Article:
19.7 C
Supported byspot_img

Greenland Minerals and Energy Limited gets approval for major study

Member of Europium Groupspot_img
Supported byspot_img

Greenland Minerals and Energy has had its Maritime Safety Study related to the 100% owned Kvanefjeld Project in Greenland approved for public consultation.

The aim of the study is to ensure that ship voyages to and from the Kvanefjeld Project site are safe and do not impact the environment.

It is one of three key documents which form part of the public consultation process documentation required for the issuance of a mining licence.

Supported by

The environmental and social impact assessments are advanced with the majority of recommendations now addressed.

Kvanefjeld is underpinned by the largest code‐compliant resource of rare earth elements that are critical to the clean, green and smart revolution, which is rapidly gaining momentum.

Dr John Mair, managing director, commented

“Approval of the Maritime Safety Study marks another important step in progressing through the approvals process.

“This has been a key area of focus through 2017 along with technical work conducted with strategic partner Shenghe to optimise and align Kvanefjeld with downstream processing.

“Progress on both fronts has Kvanefjeld well‐positioned at a time when rare earth demand set for strong growth, prices are rising, and the supply outlook is constrained.”

Study update

As part of the process of obtaining a mining licence in Greenland, companies are required to prepare documents which undergo public consultation for 8 weeks.

Prior to public consultation, comprehensive reviews of the EIA, SIA and Maritime Safety Study are undertaken, recommendations addressed, and then approval sought.

Feedback has been fully incorporated into the Maritime Safety Study with a final version having now been accepted for public consultation.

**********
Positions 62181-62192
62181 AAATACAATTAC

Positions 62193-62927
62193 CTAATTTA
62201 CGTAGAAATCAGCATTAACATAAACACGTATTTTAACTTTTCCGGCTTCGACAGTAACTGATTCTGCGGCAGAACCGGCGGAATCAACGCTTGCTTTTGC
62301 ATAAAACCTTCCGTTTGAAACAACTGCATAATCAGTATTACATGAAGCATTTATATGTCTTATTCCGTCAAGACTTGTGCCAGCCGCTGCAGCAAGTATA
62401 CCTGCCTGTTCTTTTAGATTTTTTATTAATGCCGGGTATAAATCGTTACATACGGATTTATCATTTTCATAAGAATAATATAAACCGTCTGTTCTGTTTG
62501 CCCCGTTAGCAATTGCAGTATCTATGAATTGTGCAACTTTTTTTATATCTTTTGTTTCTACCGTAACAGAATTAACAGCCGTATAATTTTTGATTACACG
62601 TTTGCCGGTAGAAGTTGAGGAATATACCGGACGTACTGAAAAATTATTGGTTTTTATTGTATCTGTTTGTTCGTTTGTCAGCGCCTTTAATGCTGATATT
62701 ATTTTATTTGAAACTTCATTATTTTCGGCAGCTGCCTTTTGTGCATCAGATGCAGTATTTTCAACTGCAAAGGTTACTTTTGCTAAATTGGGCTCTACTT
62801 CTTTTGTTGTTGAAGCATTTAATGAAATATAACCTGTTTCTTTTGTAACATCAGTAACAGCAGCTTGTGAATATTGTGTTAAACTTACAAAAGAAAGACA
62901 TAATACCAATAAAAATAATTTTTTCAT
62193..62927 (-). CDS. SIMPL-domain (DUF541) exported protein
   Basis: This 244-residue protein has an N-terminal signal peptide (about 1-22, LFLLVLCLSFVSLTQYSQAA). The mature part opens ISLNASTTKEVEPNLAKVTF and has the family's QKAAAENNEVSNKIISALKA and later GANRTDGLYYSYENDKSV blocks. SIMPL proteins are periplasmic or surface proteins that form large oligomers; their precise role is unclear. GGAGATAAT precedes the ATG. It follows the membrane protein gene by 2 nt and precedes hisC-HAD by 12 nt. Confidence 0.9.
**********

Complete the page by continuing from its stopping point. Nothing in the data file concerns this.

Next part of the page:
Feedback has been progressively incorporated into the EIA and SIA for which additional data has been generated through 2017.

Both studies are now in an advanced state, with most recommendations having now been addressed.

Largest producer of key rare earths

Of emerging rare earth operations, the US$1.59 billion Kvanefjeld Project is forecast to be the largest producer of key rare earths including neodymium, praseodymium and dysprosium.

These rare earth elements are essential to high powered permanent magnets, with the longest projected mine life.

Greenland Minerals continues to work closely with strategic partner and major shareholder Shenghe Resources Holding Co Ltd.

Through 2017, work with Shenghe has focused on ensuring it is aligned with downstream processing, as a precursor to project development.

Source: proactiveinvestors

Supported byElevatePR Digital

Related News

Rio Tinto challenges Serbian government with arbitration notice on Jadar project

Background of the dispute: Jadar project and environmental protests The British-Serbian activist group Earth Thrive has reported that Rio Tinto has officially notified the Serbian...

There is no technology that guarantees the safe processing of lithium in the form it exists in Serbia

The Rio Tinto lithium mining project has never been conclusively dismissed, just paused, waiting for the dust to settle before being reintroduced with even...

“Jadar” will not pollute river streams

As the discussion about the "Jadar" project has reignited in recent days, the public in Serbia remains confused by the extremely contradictory narratives about...

Serbia’s lithium mining revival: Implications for EU membership and geopolitics

Serbia is aiming to position itself as a significant supplier of lithium in Europe, reviving a contentious mining project that was previously abandoned due...
Supported by
Supported by
Supported by
error: Content is protected !!